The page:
Quality Minus Junk - A Study Across 44 Countries
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This thesis seeks to further investigate the quality factor which is reported in the research literature on financial market anomalies and related to systematic investment strategies. The research is done first by a literature study, then by examining whether the findings from Asness, Frazzini and Pedersen’s paper “quality minus junk”  can be replicated when increasing the dataset from 24 countries to 44. The quality factor is a proxy based on an asset pricing model where the future discounted payoffs is split into separate terms relating to profitability, growth and safety. I provide evidence confirming two research hypotheses, namely that 1: There is a positive and significant relationship between price and quality, and 2: an abnormal risk-adjusted return can be earned by investing in high-quality stocks and shorting low-quality stocks. The first finding on the positive relationship between price and quality shows that the model specification based on modern asset pricing has explanatory power on stock prices, but most of the cross-sectional variation in prices is still unexplained. This finding is true in 40 out of the 44 countries examined for the sample data between 2005 and 2019. The second finding shows that a factor-mimicking portfolio (QMJ) going long on the highest quality firms and shorting the low-quality stocks earns a significant risk-adjusted return with a Sharpe ratio after hedging for other factor exposures just above 1. The risk-adjusted alpha was positive for 43 out of the 44 countries in the sample. This thesis contributes the empirical asset pricing field by confirming the results from Asness et al. using a broad sample of 44 countries obtained from a different data provider and with all the factors built from scratch. In their paper they conclude the abnormal risk-adjusted returns of quality stock are due to mispricing and they are unable to find a risk-based explanation. This study supports those conclusions and I find that quality deliver consistent returns during times of distress as well as in times of boom. It is difficult to find a risk-based explanation of the abnormal returns or a behavior-based story for why investors underweight high-quality stocks. Rather, the intelligent investor should add the QMJ factor to his or her toolbox of factors which can be used to create a portfolio aligned with the investor’s goals and preferences.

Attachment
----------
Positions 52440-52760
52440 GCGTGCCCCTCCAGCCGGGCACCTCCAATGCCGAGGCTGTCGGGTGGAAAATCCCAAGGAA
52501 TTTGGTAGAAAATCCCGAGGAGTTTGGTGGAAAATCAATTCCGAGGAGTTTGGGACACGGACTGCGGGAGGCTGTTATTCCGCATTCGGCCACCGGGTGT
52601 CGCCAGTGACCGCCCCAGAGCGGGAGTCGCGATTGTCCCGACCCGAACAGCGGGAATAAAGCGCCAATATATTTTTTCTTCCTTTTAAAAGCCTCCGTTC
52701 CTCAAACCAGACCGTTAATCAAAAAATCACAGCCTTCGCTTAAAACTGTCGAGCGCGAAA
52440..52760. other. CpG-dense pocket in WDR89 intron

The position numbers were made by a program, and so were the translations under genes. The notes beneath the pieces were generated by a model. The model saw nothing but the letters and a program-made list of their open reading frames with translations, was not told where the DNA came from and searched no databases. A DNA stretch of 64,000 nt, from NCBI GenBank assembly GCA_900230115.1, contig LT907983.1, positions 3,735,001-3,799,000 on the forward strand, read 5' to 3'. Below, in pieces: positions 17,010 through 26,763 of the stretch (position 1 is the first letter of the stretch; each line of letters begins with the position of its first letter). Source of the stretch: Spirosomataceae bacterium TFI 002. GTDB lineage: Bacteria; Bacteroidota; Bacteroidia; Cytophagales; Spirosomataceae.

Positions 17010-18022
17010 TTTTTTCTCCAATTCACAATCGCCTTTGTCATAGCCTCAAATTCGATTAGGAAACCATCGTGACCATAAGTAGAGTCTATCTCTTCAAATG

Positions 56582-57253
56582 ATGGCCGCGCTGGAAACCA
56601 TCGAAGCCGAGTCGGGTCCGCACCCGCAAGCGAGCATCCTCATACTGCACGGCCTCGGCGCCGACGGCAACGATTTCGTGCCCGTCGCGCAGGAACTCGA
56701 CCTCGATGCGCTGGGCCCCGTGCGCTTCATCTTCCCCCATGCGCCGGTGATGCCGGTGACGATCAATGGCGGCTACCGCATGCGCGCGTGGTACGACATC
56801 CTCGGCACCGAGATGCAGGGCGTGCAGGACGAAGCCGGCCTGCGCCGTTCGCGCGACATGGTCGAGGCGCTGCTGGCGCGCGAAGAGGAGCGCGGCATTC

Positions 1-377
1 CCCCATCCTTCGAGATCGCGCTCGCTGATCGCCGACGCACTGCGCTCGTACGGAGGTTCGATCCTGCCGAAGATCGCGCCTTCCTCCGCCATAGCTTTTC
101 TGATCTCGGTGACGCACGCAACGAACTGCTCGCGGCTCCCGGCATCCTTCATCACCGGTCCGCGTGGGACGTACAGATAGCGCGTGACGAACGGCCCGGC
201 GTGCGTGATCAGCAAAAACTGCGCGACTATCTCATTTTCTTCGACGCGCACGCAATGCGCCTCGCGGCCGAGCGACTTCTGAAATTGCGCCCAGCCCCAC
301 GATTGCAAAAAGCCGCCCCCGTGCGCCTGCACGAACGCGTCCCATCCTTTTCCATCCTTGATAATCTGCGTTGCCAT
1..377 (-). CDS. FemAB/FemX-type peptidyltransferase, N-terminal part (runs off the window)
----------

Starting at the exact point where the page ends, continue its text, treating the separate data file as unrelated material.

Master's thesis in Industrial Economics